A questioner rather unkindly pointed out this meant he was playing golf nearer the Moon than Majorca, and my occasionally stutters were almost immediately forgotten.
The Ballot Box drama
As it transpired, myself and a chartered accountant had both put forward to stand in my local ward – replacing a long-serving councillor who was retiring.
The SNP were standing only one candidate in the ward, so that meant that the local members would need to vote in a secret ballot to select one of us.
Never have I realised how small local politics can be when I was told that I would have to pitch to these local members, those in the ward who joined at the branch or at HQ.
I envisaged marching door to door to speak to this unknown mass, crafting different letters for different areas, maybe even holding a meeting or two, so the many local members could hear my vision for the ward.
Then the e-mail from SNP Headquarters arrived with the details of those eligible to vote in the upcoming postal vote.
There were 19 of them.
Play your cards right
A mammoth 75 per cent turnout saw 14 members in the ward cast their vote, including myself.
My opponent didn’t get a vote because, as I had rather cattily noted in my address to the local members, he didn’t live in the local area.
There was no Jeremy Paxman round the clock coverage when the votes were counted, just a simple e-mail from party HQ telling us which of the two potential candidates had won.
It had to be one of us. Except it wasn’t.
The vote had resulted in a draw, seven votes apiece, and we resorted to one of the most bizarre events I have ever seen in any election, as a voter, candidate, or journalist.
A few days after the momentous results came in, myself, my opponent, the local party chairman, and a witness were summoned to select a card from a deck.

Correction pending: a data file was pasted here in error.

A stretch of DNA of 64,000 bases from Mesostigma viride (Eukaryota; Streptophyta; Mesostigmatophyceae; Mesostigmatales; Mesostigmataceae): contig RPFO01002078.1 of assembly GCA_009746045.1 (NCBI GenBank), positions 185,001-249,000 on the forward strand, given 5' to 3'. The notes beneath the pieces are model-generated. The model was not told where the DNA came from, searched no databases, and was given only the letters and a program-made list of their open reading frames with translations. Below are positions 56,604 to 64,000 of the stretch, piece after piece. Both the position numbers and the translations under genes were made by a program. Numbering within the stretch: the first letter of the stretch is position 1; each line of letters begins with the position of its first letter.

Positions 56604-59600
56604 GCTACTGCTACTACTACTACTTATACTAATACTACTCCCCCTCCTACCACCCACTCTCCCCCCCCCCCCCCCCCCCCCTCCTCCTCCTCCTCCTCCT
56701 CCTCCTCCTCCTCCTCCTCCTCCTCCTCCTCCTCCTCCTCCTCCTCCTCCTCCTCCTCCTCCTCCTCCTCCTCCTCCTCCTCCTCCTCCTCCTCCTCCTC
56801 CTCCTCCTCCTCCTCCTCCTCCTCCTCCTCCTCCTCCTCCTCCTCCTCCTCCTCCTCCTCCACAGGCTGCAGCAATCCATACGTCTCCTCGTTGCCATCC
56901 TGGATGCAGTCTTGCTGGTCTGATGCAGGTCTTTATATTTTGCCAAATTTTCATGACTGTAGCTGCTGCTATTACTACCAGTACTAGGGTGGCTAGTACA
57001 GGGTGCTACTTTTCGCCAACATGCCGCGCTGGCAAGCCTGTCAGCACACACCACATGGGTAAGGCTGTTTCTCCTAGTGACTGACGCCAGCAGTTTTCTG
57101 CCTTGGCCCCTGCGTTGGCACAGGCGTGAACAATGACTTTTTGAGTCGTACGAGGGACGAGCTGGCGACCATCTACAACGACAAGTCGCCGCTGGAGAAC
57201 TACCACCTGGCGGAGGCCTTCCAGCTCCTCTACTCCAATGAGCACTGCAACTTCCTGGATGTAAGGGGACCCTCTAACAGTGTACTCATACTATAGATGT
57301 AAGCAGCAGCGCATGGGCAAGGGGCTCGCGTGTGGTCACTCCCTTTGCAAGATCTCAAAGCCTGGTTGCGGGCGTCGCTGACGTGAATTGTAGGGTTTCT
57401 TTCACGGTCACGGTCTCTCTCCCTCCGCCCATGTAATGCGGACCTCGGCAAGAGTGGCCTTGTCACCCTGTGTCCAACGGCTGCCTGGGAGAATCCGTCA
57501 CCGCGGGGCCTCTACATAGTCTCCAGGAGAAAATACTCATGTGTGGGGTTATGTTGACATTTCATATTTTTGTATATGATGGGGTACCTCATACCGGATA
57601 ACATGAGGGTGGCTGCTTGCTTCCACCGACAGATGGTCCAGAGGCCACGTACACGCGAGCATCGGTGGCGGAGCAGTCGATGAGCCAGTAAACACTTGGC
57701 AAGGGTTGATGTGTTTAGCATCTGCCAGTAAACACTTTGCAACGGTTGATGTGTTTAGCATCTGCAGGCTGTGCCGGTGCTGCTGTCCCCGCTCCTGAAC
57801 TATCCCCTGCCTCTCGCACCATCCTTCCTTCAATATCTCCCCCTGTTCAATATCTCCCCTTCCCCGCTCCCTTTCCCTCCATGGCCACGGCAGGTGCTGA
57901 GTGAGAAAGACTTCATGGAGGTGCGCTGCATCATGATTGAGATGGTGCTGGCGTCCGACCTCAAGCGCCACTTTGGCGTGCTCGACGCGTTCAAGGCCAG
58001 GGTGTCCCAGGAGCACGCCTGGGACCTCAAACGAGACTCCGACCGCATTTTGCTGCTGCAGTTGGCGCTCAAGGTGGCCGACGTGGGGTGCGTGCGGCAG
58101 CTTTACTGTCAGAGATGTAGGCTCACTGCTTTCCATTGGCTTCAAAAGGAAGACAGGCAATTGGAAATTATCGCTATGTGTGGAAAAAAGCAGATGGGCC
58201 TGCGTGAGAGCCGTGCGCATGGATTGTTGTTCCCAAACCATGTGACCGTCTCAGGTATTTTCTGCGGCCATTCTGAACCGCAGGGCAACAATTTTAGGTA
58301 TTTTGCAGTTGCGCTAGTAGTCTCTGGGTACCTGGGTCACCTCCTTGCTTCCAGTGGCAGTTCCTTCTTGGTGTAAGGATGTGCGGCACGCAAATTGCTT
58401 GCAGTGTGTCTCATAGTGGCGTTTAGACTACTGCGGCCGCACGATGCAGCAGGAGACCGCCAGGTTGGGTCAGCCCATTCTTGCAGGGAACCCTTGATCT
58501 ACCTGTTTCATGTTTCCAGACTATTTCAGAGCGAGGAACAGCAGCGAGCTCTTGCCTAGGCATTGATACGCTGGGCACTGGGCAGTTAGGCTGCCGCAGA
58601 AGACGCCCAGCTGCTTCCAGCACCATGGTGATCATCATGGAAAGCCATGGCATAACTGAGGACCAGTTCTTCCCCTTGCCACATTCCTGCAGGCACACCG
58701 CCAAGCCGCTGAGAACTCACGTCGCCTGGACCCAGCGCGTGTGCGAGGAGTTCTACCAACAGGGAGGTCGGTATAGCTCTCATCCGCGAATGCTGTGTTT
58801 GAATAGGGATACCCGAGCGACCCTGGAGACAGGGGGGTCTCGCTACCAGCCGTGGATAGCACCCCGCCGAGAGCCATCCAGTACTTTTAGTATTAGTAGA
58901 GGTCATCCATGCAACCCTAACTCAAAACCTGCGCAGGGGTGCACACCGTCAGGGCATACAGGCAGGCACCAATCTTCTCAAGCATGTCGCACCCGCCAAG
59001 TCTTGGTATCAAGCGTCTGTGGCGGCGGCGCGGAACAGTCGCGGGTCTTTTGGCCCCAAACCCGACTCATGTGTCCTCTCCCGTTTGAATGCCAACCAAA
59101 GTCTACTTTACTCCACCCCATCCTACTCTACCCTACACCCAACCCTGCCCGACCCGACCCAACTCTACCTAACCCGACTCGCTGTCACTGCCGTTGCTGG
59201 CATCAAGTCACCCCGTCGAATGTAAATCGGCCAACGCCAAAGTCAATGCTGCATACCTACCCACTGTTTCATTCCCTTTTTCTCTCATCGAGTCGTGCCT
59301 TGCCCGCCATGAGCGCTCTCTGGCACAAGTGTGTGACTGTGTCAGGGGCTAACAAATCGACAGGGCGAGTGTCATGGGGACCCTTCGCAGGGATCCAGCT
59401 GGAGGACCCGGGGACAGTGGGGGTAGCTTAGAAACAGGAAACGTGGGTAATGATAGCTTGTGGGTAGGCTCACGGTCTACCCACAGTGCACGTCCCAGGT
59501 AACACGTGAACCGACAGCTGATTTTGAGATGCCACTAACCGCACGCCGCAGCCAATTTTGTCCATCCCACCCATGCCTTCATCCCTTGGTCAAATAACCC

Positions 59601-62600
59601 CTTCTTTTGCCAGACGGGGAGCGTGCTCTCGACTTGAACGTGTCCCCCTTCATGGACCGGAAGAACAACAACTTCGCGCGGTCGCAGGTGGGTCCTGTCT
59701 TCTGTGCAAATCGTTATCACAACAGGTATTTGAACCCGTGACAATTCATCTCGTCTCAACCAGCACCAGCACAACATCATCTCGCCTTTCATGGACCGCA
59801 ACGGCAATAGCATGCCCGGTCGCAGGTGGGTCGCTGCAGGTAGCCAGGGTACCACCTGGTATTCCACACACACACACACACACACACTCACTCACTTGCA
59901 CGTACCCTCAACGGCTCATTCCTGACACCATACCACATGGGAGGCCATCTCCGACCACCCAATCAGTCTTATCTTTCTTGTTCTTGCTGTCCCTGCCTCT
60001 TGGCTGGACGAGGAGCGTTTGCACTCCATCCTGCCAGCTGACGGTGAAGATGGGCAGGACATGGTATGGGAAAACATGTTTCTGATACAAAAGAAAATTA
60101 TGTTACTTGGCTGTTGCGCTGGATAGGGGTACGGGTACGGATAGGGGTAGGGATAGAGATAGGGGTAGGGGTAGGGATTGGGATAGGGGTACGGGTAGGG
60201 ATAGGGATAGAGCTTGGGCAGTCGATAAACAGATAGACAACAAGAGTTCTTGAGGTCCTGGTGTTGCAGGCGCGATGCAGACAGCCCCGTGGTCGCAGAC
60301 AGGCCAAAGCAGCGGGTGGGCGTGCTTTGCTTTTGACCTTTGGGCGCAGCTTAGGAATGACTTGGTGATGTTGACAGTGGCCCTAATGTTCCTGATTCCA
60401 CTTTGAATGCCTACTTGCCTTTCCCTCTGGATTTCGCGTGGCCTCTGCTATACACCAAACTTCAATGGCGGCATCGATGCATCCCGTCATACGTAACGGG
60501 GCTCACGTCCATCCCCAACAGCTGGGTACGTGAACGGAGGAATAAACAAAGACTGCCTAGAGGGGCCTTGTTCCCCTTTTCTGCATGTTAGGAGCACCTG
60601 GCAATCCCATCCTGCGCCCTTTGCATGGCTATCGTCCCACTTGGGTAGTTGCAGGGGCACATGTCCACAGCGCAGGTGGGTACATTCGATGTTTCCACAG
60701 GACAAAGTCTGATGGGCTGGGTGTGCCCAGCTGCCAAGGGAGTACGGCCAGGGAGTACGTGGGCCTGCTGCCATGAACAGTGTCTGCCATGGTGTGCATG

Highest card would win the selection, and be the candidate.
I still cringe thinking at all the procedural niceties that went into it, my official query on whether aces were high, the stoic face of the ‘witness’ and even the offer to make sure the deck of cards was beyond reproach.
Adding to the drama, and the ridiculousness of our micro-political milieu, was the fact that my opponent didn’t arrive to the appointed location at the appointed time.
Despite my protests that if it was ‘pistols at dawn’ and the other gunslinger had slept in, I would be declared the victor, a card was selected on his behalf.
If memory serves, I drew a seven, and my opponent, a Queen.
The irony of an avowed Republican winning thanks to that card wasn’t lost on me, although at least I hadn’t drawn the joker.
Funnily enough, I quickly found myself disillusioned with party politics, especially after getting into trouble for ‘live tweeting’ the selection process.
To be fair, this was when political parties still viewed social media with some suspicion, nowadays a council candidate could probably ‘dab’ at a hustings and still be lauded by colleagues.
Shortly after, I left the party and finished my final year at University before starting work as a social media journalist, where live tweeting is encouraged, not frowned upon.
Since then, I’ve covered all manner of subjects, but especially politics, and have done so without fear or favour.
Sometimes I think about my bad luck on that fateful card-cutting day, and wonder how different things could have been.
Then I remember the great work I get to do now, and realise I was the lucky one all along.